There are many benefits of ecotourism when it is created and managed by local communities, kept under close regulation and understood that its purpose is solely for the local environment’s health and the promotion of a genuine understanding of its structure and needs. The hope is that as more ecotourists gain knowledge of a variety of environments, the cause of environmentalism worldwide will gain further traction.
Common Benefits of Ecotourism
With so many delicate landscapes under threat, it makes sense for those communities to turn to ecotourism, which allows them to bring in tourists under controlled conditions and thus continue to make money but still protect the area. One of the biggest benefits of ecotourism is that, with no negative impact being made upon the environment, the communities are reaping the financial rewards without having to shoulder any burden of stress upon the land. Tourism has been good for many economies, but often at a high price to the environment and those people who are dependent upon it.
Another of the benefits of ecotourism that is harder to measure is the opportunity it provides to educate tourists in a unique, hands-on capacity. People who live in cities and suburbs may be sympathetic to the needs of various rural communities worldwide, but it’s a very different thing to look at pictures or film versus actually going to a place and experiencing its effects in person. Not only will they spend the money to get that experience, they will encourage others to do the same and many will even be prompted to get more politically involved. If fragile ecosystems are given more support at the governmental level, they are far more likely to survive and thrive for generations to come.
A Chance to Reduce Poverty
It is easy to criticize ecotourism as little more than an opportunity to encourage a kind of voyeurism among the rich. There are also valid concerns that it can still do a level of harm that should be avoided. However, more studies indicate that the benefits are far outweighing potential, or real, drawbacks. Where ecotourism has a strong hold, development is kept at bay, and development is what can kill an ecosystem and drive local or indigenous people into poverty. In fact, studies are showing that ecotourism is reducing poverty and doing more to protect local environments and even improve their conditions. Because people who travel to such far-reaching places want to see something as pristine as possible, the drive is on to reclaim any land that had started to degrade. The more there is to see, the more ecotourists will come. But with a tight hand kept on the management of the tourists, the impact on the system is still negligible.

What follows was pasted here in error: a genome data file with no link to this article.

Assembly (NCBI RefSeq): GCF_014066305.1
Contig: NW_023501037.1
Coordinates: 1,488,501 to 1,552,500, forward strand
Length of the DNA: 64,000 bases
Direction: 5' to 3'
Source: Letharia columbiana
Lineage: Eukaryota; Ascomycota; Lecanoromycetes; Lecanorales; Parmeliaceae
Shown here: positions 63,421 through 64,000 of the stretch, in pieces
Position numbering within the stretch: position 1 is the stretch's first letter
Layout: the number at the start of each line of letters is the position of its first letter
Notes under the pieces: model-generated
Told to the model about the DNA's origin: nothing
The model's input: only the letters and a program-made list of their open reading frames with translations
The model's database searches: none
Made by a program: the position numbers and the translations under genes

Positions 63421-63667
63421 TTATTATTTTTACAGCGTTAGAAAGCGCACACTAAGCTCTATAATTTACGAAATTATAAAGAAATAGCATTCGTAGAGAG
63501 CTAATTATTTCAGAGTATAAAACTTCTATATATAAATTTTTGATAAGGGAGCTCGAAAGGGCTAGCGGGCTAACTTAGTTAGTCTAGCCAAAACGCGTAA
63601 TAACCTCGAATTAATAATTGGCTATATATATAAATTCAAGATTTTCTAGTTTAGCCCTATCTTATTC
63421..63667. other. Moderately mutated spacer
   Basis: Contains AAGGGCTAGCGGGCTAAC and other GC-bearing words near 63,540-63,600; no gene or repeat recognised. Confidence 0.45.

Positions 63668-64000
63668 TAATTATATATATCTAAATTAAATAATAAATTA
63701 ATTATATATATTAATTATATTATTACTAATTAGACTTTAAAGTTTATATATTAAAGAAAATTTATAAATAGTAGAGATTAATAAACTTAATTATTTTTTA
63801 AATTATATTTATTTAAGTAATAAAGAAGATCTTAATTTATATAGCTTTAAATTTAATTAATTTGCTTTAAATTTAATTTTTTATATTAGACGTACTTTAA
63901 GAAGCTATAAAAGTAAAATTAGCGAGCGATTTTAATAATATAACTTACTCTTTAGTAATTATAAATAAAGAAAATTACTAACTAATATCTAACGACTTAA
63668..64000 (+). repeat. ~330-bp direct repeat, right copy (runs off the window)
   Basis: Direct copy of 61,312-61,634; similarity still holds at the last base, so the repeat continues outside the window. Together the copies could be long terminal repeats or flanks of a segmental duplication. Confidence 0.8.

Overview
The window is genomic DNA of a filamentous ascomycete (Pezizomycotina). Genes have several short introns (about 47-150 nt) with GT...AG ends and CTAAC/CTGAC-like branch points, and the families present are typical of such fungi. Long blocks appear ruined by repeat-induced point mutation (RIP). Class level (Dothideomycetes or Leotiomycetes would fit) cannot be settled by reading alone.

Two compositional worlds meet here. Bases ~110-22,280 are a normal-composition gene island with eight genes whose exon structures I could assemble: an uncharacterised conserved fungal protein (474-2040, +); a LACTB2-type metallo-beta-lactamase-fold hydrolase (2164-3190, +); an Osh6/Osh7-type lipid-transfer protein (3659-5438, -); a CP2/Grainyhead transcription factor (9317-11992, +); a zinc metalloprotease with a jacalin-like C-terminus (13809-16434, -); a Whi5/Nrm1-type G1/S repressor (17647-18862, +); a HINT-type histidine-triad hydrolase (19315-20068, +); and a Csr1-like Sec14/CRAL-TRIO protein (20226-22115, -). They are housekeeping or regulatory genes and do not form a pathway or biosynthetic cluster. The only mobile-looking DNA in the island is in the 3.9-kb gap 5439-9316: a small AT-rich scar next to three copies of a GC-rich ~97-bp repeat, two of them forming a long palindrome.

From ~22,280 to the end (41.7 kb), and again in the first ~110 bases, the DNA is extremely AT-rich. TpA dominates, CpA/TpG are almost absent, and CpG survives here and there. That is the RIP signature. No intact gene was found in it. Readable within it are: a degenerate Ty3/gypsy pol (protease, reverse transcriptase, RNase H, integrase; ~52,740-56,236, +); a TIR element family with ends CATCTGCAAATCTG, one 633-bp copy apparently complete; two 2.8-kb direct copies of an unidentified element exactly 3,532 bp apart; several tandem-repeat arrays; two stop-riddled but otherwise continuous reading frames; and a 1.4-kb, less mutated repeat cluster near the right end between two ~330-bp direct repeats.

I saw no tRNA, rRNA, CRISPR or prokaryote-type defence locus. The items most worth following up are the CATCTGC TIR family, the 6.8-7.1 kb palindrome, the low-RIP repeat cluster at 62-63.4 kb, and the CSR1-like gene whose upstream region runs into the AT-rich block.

One concrete example of the improvement possible was seen in Fiji, where ecotourism encouraged the protection of a fishery. The fish population had collapsed, but when ecotourism created jobs, such as diving guides, and the protected area gave the populations a chance to recover, local incomes doubled over five years. When the local community can be active in determining its best course and is given proper assistance from the government – in this case, policing of the fishing zones to prevent sea poaching by outsiders – everyone can benefit.
Ultimately, good conservation requires a concerted and ongoing effort by everyone from locals to government to international policymakers. It takes small steps like establishing ecotourism as an industry to help everyone see what’s necessary and what is possible. Many people become easily discouraged by the excess of development and environmental degradation such as deforestation. Efforts like ecotourism show locals and governments alike that land can be reclaimed and is worth conserving for generations to come.